Although there is another planning application in, you can help! We stopped the first application in its tracks, and we can do it again. 

Where can I see the holiday resort plans? >

Full details of the proposal are available on the developer’s website

View all the planning application documents on the local council planning hub website.

The planning application reference is B06/2024/0024.

Why is Sandscale Haws important? >

Sandscale Haws is an amazing sand dune habitat on the Duddon Estuary. The beach is home to a wide variety of rare plants, butterflies, and wildflowers. There is also an estimated 25% of the UK's natterjack toad population. Other amphibians found there including smooth, palmate, and great crested newts as well as the reptile the common lizard. Look for herons and little egrets feeding from the dune slack pools. 
Clouds of butterflies flitting silently through the sandhills in the summer. Dragonflies, such as the emperor and four-spotted chaser, hunt among the ponds and marshes.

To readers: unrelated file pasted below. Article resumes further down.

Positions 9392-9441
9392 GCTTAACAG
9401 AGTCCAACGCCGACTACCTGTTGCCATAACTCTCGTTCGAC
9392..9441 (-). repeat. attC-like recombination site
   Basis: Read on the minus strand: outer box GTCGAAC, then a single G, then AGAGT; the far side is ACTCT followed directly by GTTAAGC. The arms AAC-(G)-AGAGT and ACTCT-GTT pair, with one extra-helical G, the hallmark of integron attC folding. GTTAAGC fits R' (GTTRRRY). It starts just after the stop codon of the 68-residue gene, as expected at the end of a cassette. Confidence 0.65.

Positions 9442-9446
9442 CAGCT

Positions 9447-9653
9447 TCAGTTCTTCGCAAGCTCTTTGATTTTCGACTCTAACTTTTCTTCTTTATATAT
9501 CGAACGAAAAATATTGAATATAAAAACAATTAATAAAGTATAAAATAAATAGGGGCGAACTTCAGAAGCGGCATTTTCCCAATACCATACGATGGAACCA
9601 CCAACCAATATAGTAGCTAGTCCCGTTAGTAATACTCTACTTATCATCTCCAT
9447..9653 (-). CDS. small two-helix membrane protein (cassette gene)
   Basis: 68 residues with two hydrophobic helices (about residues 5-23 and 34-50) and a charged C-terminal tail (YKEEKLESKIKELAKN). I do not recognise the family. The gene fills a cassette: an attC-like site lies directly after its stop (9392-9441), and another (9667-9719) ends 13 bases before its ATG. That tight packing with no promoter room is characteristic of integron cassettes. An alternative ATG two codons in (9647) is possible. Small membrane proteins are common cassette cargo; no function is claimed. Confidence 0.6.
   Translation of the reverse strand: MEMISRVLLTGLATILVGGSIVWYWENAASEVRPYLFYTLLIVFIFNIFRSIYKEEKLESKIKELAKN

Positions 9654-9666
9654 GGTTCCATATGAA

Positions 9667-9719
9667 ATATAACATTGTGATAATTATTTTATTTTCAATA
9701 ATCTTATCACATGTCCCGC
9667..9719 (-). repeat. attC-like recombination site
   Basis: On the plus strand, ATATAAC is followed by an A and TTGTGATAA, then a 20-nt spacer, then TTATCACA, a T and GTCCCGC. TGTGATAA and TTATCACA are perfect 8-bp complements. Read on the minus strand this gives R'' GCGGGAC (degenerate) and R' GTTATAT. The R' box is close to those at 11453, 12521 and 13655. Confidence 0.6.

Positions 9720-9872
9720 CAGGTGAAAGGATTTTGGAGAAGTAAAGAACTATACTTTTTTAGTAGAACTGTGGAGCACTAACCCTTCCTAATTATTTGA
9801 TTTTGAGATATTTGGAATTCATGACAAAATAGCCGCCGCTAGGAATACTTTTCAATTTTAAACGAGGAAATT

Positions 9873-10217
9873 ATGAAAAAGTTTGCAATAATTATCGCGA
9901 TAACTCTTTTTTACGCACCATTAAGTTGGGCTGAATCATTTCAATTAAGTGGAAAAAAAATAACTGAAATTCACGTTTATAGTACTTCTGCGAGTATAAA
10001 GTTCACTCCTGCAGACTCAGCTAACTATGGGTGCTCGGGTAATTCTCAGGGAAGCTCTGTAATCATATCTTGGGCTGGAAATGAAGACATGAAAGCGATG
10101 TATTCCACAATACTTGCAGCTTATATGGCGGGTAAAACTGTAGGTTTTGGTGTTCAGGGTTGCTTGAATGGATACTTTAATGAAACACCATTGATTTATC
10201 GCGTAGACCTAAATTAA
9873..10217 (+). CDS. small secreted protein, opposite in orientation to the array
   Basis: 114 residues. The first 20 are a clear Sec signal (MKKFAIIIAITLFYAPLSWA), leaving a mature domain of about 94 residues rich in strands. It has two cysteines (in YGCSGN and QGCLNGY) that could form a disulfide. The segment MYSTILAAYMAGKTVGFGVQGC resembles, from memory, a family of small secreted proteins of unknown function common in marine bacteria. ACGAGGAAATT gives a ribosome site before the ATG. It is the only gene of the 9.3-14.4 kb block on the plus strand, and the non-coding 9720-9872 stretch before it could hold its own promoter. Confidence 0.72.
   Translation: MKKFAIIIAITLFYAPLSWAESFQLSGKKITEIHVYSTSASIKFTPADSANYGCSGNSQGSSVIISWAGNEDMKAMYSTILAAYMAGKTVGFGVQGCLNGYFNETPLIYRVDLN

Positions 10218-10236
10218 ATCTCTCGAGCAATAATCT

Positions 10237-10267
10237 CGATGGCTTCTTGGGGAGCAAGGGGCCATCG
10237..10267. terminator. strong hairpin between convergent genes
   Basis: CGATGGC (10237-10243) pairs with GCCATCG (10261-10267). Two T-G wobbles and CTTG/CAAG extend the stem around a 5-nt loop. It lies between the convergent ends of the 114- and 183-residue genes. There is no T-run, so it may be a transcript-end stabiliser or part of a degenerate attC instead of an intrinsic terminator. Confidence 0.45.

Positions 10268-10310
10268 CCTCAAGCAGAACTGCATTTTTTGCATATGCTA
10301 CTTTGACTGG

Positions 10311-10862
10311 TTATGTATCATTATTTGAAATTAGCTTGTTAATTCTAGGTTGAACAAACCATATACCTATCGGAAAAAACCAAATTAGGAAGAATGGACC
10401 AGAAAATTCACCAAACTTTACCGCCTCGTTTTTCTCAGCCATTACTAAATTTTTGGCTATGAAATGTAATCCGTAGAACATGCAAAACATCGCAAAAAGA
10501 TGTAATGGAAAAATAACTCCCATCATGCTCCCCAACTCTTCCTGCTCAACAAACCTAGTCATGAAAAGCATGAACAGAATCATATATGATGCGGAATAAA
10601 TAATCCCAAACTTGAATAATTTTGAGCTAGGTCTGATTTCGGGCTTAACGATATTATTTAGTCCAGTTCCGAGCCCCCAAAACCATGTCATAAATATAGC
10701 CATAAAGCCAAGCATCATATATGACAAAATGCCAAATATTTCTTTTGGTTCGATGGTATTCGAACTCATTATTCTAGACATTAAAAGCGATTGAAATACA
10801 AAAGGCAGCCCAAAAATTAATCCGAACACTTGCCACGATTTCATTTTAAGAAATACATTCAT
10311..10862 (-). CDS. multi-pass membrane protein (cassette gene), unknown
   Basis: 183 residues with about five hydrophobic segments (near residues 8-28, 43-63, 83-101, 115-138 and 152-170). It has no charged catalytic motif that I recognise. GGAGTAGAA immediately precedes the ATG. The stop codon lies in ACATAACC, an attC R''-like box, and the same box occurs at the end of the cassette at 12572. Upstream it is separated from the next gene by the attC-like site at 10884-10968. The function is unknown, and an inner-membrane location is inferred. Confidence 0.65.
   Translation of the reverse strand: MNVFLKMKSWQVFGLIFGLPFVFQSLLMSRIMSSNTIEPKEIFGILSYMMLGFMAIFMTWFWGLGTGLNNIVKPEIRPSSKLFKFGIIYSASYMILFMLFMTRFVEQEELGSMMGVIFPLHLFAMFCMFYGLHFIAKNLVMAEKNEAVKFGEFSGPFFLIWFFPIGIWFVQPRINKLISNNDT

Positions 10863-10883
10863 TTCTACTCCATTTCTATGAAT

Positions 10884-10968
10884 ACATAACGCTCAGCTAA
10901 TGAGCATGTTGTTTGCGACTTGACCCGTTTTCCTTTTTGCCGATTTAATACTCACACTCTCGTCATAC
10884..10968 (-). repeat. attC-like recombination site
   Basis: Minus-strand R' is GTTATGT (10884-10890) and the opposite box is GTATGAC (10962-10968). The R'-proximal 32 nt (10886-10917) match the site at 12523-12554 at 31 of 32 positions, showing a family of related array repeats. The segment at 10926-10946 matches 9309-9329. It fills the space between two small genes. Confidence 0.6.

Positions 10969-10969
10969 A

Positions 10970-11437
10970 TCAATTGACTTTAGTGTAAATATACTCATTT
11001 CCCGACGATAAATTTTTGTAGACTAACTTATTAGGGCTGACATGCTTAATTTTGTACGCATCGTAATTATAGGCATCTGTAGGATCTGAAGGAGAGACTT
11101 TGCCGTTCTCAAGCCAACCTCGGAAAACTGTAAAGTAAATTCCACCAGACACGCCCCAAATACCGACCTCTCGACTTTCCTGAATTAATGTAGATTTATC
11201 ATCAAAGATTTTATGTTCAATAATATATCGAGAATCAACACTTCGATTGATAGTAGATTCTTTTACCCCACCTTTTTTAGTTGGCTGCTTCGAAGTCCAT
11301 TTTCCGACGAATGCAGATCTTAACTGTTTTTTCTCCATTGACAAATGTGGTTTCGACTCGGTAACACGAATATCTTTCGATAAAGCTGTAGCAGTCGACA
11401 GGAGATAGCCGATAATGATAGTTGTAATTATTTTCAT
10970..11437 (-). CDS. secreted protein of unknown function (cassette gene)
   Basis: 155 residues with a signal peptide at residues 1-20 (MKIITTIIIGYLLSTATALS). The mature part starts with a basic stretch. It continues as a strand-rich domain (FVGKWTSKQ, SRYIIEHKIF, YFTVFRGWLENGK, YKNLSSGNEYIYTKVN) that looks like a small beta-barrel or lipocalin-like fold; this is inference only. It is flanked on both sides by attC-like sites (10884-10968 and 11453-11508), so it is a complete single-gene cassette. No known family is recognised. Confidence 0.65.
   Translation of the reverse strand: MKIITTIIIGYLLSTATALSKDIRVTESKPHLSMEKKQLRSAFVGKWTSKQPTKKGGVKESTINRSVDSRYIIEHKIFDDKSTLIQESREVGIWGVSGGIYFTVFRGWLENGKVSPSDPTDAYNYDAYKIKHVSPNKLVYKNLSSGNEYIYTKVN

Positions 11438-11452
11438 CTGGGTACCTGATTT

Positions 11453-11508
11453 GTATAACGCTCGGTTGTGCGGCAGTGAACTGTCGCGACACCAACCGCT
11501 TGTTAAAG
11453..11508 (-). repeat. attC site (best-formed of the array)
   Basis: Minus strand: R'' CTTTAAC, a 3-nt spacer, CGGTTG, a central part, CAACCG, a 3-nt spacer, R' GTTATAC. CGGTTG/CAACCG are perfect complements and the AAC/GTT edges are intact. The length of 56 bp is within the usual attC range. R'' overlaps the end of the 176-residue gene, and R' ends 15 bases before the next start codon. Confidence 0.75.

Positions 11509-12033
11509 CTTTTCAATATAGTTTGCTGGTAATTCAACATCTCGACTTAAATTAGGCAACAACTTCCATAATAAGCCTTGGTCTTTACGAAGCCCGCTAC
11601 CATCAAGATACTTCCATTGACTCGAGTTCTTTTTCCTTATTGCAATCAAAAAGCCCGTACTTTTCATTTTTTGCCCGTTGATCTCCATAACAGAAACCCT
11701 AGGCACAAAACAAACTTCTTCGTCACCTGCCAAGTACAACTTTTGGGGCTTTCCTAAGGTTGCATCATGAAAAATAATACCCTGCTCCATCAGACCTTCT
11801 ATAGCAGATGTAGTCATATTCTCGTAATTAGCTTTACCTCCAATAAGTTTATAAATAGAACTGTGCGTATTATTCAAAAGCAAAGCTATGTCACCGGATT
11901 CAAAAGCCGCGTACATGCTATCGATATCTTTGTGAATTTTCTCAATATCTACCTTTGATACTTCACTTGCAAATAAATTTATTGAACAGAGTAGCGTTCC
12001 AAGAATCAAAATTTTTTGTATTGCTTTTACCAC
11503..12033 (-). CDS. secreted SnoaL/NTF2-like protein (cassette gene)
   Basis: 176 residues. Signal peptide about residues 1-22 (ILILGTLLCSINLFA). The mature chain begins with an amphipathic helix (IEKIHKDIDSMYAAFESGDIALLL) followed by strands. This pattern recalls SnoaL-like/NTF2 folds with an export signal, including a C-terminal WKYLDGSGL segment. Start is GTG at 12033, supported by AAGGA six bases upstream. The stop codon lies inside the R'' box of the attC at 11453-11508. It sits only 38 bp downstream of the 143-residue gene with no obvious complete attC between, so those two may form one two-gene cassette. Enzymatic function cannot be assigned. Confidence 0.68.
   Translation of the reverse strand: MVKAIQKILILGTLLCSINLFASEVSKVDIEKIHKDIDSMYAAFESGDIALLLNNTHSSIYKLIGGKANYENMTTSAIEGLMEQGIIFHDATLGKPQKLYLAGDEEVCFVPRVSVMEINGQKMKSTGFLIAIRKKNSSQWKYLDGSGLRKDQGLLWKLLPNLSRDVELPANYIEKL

There are over 600 plant species recorded across the reserve. In the dune slacks, grass of parnassus and round-leaved wintergreen shine white. Dune specialist orchids including the northern marsh and coralroot can be found here. Low-growing sea holly is common, and delicate dune pansy glows purple across the area.

The mudflats and sandbanks are full of food for the birds. You can find ringed plovers, terns, turnstones, oystercatchers, skylarks, whitethroats and pipits here. Bird of prey collectively knwn as raptors include peregrines, buzzards, and hen harriers. The winter months are the best time to see birds in big numbers, with 70,000 knots, redshanks and dunlins feeding amid small flocks of sanderlings.

Roanhead also has some of the darkest skies in Cumbria. The light and disturbance from the large-scale resort will have a negative effect on nocturnal breeding natterjack toads.